Nebraska State Alzheimer’s Plan Overview 

Masked doctor with patient

In May 2015, Governor Pete Ricketts signed LB320, calling for the creation of a State Plan on Alzheimers disease. The legislation requires the Aging Nebraskans Task Force to assess existing resources in the state, provide recommendations to meet the growing needs of those impacted by Alzheimers, and develop strategies to identify gaps in community services. The Task Force included representatives from state agencies, long-term care organizations, elder law, and community organizations as well as economists, seniors, caregivers, and aging advocates. The Nebraska State Plan for Alzheimer's Disease and Related Dementias was published in June 2016. A State Plan Infographic is also available.

Nebraska 2023 Policy Priorities

Care Planning

Establish a Dementia Coordinator Position 

With the number of Nebraskans aged 65 or older expected to increase by 14.3% in 2025, coordination between state agencies that administer programs for people with dementia is crucial. This lack of coordination is hindering the ability of Nebraska to evaluate the effectiveness of policy efforts that serve those living with dementia. The Alzheimer’s Association is advocating for state policymakers to establish a full-time Dementia Coordinator position within the Department of Health & Human Services to coordinate the state’s response to dementia. The Dementia Coordinator will serve as a liaison between state agencies, the governor, the legislature, and private stakeholders to identify and address strategies to improve dementia services and programs within the state.

An image of a Family Caregiver with Patient in Wheelchair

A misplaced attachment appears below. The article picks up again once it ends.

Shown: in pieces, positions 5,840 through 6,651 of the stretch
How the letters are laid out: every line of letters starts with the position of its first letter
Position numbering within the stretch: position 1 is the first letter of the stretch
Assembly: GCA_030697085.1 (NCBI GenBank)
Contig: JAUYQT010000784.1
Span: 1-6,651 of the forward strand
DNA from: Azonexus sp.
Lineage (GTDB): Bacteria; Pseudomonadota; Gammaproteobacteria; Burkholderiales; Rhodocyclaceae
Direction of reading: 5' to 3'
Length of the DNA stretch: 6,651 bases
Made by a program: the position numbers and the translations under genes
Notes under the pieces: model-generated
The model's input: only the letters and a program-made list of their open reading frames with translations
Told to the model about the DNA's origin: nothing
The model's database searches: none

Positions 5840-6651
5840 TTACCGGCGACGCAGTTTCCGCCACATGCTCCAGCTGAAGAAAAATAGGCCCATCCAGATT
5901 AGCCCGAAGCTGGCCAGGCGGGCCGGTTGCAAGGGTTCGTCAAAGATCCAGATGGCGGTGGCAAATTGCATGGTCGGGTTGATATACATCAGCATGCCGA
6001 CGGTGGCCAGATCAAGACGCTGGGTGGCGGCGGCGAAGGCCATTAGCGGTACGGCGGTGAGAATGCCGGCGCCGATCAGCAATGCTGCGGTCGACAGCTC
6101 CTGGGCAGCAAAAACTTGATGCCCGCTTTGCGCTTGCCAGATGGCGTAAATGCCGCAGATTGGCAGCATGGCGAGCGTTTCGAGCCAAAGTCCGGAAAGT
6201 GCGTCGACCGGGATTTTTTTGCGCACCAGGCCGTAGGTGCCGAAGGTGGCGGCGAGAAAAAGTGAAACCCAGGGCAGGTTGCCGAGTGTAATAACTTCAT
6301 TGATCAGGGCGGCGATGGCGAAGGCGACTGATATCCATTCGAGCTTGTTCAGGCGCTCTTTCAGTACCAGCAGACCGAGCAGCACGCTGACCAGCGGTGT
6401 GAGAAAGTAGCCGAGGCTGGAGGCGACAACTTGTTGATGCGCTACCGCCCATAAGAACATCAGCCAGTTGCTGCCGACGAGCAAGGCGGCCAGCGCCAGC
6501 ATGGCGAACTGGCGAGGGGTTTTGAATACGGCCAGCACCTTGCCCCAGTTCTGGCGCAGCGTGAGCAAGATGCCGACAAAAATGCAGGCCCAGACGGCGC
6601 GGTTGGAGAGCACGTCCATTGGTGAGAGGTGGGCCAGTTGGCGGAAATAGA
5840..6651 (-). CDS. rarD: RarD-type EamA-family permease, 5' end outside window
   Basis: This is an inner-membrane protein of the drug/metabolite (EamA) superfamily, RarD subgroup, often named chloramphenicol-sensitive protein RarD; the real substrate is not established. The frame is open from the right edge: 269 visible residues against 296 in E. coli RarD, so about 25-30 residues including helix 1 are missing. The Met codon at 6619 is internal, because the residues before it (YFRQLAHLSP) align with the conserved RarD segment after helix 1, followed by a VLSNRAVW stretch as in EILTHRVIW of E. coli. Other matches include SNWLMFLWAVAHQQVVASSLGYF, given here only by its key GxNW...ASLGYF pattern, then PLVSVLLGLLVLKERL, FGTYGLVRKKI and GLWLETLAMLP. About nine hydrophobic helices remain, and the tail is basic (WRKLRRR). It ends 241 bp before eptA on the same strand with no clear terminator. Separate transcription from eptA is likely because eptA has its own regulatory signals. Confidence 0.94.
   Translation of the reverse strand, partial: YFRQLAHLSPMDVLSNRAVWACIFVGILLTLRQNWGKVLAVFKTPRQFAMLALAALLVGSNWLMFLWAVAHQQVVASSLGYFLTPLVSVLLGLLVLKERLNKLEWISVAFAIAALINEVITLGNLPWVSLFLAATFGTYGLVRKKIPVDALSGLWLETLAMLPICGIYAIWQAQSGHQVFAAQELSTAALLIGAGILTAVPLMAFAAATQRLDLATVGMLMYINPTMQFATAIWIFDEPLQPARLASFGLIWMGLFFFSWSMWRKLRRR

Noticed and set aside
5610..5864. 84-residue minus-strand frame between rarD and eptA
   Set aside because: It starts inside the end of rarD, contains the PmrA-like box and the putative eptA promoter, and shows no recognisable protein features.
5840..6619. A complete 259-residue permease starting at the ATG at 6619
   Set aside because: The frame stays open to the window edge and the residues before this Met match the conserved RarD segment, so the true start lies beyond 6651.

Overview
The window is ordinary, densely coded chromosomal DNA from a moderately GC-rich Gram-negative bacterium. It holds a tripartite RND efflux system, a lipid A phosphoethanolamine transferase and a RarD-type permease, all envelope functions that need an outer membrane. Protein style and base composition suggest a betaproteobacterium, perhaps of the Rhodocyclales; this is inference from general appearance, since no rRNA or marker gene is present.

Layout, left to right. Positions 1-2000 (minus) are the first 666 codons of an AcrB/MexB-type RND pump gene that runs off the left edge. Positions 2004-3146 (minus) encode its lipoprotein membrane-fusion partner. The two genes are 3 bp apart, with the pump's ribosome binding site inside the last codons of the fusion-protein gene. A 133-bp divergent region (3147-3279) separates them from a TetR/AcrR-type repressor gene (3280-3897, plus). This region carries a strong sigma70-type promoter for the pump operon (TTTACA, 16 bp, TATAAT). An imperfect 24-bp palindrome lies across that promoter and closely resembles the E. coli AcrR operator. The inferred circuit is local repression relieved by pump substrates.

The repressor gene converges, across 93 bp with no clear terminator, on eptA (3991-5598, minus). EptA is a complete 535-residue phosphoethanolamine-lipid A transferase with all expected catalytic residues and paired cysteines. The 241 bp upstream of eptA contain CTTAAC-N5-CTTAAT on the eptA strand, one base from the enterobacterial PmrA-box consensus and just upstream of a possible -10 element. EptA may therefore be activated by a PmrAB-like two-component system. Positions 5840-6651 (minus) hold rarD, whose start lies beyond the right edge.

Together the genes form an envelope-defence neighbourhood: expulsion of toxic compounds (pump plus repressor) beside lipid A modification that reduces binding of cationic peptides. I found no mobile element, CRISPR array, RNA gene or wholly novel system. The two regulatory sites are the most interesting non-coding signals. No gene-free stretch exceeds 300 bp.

Empower Public Guardians with Dementia Training 

Alzhiemer’s and other dementia can significantly impact a person’s ability to take care of their activities of daily living, impair their judgment, and cause confusion — leading to the requirement of appointing a public guardian. While many individuals living with dementia may have an appointed guardian to help take care of their needs, guardians are not required to have any type of dementia training in Nebraska. The Alzheimer’s Association is calling on state lawmakers to require public guardians of individuals living with Alzheimer’s and other dementia to receive dementia-specific training. This training will ensure the safety of both the person with dementia and their guardian.

Care and Support Group

Include Dementia on Existing Risk Public Health Campaigns 

Although more Nebraskans will develop Alzheimer’s in the coming years, there may be ways to reduce risk of developing the disease. Regular physical activity and management of certain cardiovascular risk factors, such as smoking, obesity, and diabetes, can reduce the risk of cognitive decline and potentially reduce the risk of dementia. The Alzheimer’s Association is advocating for the Department of Health & Human Services to incorporate dementia risk reduction into existing state Chronic Disease programs, including but not limited to the Tobacco Free Nebraska and the LivingWell programs.

An image of a Paid Caregiver and Patient

Incorporate Dementia into the State Health Improvement Plan

State Health Improvement Plans (SHIP) determine which health issues a state will prioritize. As Nebraska prepares for its update to the SHIP, Alzheimer’s and other dementia should be a prioritized issue for the state to review. The Alzheimer’s Association is advocating for the new State Health Improvement Plan to incorporate the needs of the 35,000 Nebraskans with Alzheimer’s and their 61,000 unpaid caregivers.

Find My Chapter

Together, we’re making an impact. Find an Alzheimer’s Association chapter in your community for more ways to engage.

Contact Us

State Affairs Contact: Nick Faustman

Phone: 402.260.7907



people living with Alzheimer’s in Nebraska


Nebraskans are providing unpaid care

$372 Million

Medicaid cost of caring for people living with Alzheimer’s (2020)

52 Million

increase in Alzheimer’s deaths since 2000


in hospice with a primary diagnosis of dementia


increase of geriatricians in Nebraska needed to meet the demand in 2050